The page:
Martin brings impressive resume to ringmaster role
HOLLYWOOD — Steve Martin has a simple reason for hosting the 73rd annual Academy Awards: “If you can’t win ’em, join ’em.”
Not that he’s written off all chances of claiming a golden statuette of his own during his career. Still, this one-night stand at the kudocast will at least get him onstage at the Shrine Auditorium.
“I’m excited about him hosting because there’s just about nothing he can’t do,” says Louis J. Horvitz, who will be helming his fifth straight Oscar telecast.
The Emmy-winning director has worked off and on with Martin ever since the comic was doing the arrow-through-the-head gag and making balloon animals.
“Of course, his career has progressed phenomenally since then,” Horvitz says.
Indeed it has. The Wild and Crazy Guy, who in the 1970s was opening for the Nitty Gritty Dirt Band on “Don Kirshner’s Rock Concert,” has since starred in a number of hit pics, including “Planes, Trains and Automobiles” “Roxanne” and “Father of the Bride.”
Martin also proudly can list author on his ever-growing resume. He’s a playwright and has written satirical pieces for the New Yorker. In addition, his first novella, “Shopgirl,” has been on the bestseller lists of the New York Times and Los Angeles Times, and it recently went into its seventh printing.
“Steve has that quality of funny intelligence,” says veteran Oscar kudocast producer Gil Cates. “He’s an extraordinarily gifted artist, in terms of being a movie star, standup comic and that unique expression of humor.”
While Martin may have the best seat for the March 25 show (although he’ll spend much of the time standing), he won’t really be at the center of the awards action, according to those who’ve done this before.
“It’s a tough room because nobody is there to see you,” said Whoopi Goldberg before hosting the 68th edition of the Oscars in 1996. “It’s like opening for the biggest rock ‘n’ roll band in the world. People don’t care. They don’t want to see you; they want to see the band. That is kind of what you have to know going in.”
Comic giants Johnny Carson and Bob Hope were comfortable with that role, which made them successful — and popular — repeat Oscars hosts, says USA Today television critic Robert Bianco.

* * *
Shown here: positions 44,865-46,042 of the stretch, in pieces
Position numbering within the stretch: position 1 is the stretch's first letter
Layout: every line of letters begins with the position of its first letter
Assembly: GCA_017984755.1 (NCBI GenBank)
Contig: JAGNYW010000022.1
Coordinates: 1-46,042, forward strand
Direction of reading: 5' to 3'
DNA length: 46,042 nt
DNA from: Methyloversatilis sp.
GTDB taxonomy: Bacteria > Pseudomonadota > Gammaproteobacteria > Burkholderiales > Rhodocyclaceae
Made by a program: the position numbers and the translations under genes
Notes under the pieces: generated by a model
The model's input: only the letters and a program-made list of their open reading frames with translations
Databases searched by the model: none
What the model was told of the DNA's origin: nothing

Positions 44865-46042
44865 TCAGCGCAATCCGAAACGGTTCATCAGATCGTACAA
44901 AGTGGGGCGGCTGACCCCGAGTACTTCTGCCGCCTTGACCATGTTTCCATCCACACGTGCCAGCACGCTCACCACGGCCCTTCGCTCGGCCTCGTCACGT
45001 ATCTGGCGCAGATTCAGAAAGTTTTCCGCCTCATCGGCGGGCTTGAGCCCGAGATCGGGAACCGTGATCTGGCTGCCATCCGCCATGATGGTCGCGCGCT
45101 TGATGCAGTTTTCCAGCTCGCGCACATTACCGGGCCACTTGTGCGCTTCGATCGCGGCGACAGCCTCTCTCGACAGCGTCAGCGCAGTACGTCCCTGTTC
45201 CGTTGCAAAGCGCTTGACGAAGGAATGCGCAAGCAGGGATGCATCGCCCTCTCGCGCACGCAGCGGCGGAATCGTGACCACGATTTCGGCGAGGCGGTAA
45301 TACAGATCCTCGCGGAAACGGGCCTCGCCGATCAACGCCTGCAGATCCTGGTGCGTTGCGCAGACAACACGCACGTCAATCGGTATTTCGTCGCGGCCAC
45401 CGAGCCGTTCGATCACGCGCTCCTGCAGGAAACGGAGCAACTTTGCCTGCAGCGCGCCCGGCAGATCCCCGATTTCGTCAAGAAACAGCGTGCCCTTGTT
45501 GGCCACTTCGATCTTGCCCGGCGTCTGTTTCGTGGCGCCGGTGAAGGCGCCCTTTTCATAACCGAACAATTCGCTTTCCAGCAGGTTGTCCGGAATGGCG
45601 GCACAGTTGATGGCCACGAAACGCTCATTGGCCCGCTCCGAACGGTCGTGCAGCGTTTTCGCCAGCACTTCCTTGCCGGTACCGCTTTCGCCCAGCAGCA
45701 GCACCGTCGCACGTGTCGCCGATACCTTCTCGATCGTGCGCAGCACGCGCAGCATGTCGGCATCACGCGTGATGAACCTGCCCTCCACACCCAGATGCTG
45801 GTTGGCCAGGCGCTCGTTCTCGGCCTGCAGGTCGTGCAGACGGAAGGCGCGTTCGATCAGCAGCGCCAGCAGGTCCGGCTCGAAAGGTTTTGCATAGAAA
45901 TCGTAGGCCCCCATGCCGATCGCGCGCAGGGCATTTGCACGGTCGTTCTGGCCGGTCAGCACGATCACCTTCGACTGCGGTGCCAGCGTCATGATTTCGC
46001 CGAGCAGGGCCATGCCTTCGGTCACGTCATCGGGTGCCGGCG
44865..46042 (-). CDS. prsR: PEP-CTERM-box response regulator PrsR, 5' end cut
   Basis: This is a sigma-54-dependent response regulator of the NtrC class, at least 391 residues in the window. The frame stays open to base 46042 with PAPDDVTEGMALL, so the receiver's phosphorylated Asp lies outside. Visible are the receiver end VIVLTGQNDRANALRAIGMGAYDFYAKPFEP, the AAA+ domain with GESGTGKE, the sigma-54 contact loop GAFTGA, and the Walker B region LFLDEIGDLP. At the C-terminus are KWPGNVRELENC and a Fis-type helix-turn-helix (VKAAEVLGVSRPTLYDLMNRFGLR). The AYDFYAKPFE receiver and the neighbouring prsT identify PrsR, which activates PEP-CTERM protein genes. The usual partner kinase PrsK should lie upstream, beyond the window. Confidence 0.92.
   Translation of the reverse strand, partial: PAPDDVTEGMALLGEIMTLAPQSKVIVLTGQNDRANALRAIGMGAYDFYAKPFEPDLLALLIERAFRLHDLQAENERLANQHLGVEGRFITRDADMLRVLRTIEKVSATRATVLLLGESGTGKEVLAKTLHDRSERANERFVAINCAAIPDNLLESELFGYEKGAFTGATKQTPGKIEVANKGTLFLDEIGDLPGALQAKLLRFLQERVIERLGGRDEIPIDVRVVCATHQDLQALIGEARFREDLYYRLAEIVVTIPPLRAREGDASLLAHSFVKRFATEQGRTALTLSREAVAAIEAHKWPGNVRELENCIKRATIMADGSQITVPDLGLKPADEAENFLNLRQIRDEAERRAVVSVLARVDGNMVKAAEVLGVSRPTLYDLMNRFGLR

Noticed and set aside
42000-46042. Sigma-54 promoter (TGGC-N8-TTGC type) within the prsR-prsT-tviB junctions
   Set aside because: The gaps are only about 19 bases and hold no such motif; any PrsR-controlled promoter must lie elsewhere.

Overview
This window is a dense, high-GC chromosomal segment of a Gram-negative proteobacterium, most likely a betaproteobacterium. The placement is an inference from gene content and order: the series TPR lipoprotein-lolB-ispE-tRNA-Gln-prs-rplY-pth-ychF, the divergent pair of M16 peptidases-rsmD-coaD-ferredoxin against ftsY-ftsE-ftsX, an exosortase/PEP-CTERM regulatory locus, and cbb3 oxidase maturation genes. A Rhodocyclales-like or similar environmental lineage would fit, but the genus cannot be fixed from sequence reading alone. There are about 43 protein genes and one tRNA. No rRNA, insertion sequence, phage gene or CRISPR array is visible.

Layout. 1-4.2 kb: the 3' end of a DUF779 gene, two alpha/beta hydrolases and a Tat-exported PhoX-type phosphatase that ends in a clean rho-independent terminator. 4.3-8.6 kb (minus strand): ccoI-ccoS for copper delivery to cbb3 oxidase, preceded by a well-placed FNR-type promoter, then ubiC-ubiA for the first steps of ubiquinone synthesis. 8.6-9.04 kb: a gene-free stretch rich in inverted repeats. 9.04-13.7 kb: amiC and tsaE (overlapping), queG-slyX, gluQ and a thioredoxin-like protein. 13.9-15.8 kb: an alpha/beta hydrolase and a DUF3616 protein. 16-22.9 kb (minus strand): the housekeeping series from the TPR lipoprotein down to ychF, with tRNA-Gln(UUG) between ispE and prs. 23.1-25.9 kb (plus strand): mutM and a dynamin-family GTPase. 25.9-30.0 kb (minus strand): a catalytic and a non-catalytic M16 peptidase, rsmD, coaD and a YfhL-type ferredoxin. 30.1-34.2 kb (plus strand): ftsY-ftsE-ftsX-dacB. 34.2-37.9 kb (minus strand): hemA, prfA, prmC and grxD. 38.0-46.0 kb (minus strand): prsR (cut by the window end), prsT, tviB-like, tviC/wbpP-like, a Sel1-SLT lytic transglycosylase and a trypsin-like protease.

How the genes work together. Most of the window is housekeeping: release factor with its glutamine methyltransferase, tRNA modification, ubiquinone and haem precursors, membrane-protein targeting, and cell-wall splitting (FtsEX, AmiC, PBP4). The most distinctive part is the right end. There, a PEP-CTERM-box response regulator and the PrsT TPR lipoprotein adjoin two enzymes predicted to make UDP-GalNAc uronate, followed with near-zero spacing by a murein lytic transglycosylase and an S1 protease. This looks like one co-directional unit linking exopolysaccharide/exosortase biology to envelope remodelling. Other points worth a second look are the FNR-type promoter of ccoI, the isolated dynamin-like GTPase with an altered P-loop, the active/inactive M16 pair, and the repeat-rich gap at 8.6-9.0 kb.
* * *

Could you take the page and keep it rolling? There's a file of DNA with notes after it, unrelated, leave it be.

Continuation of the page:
“They never forgot they were there to smooth the way between the awards, not to take your mind off the awards,” Bianco says.
Martin is up to that challenge, says Cates, who asked Martin to host the show once before but he couldn’t due to other commitments.
“I’ll probably get in trouble for saying this, but I’ll say it anyway: He’s probably the closest to Johnny Carson,” Cates says. “I’ve always loved Carson and I’ve always loved Steve.”
So will Martin gently tug on the show’s reins in the easy-going manner of the former “Tonight Show” host, or will he grab ’em and pull hard much like Billy Crystal did when he made a grand entrance in 1993 atop a giant Oscar towed by “City Slickers” co-star Jack Palance?
Don’t expect any clues from Cates, who is producing his 10th Oscar kudocast.
“Each host brings to the show his or her own unique abilities,” he says. “I think viewers will be pleased with what he does this year.”
In any event, the show remains a work in progress, with Martin collaborating with a writing team that includes Buz Kohan and Rita Rudner, and vet Oscar show scribes Hal Kanter and Bruce Vilanch.
“Once we figure out what we’re going to do as a surprise, we’ll start putting it into play,” Horvitz says.
There could even be some unplanned surprises after the curtain rises at 5:30.
“Steve’s perfectly capable of making and creating many spontaneous moments, and I’m going to be listening to follow him,” Horvitz says.
One thing is easy to predict: Martin will be laying off the Uma Thurman jokes.
“The important thing for a host at any of these awards shows is to find a way to get humor out of it without ruining the sense of occasion,” USA Today’s Bianco says. “The Emmys are so self-deprecating that often by the end of them you think, ‘Why am I watching?’ If it’s all that ridiculous, why are you wasting our time with it?
“I don’t think that’s what people watch the Oscars for.”
Says Horvitz: “It certainly has the highest profile of any hosting responsibility in the sense that you want to be particularly good or you’re going to hear about it from 60 million people.”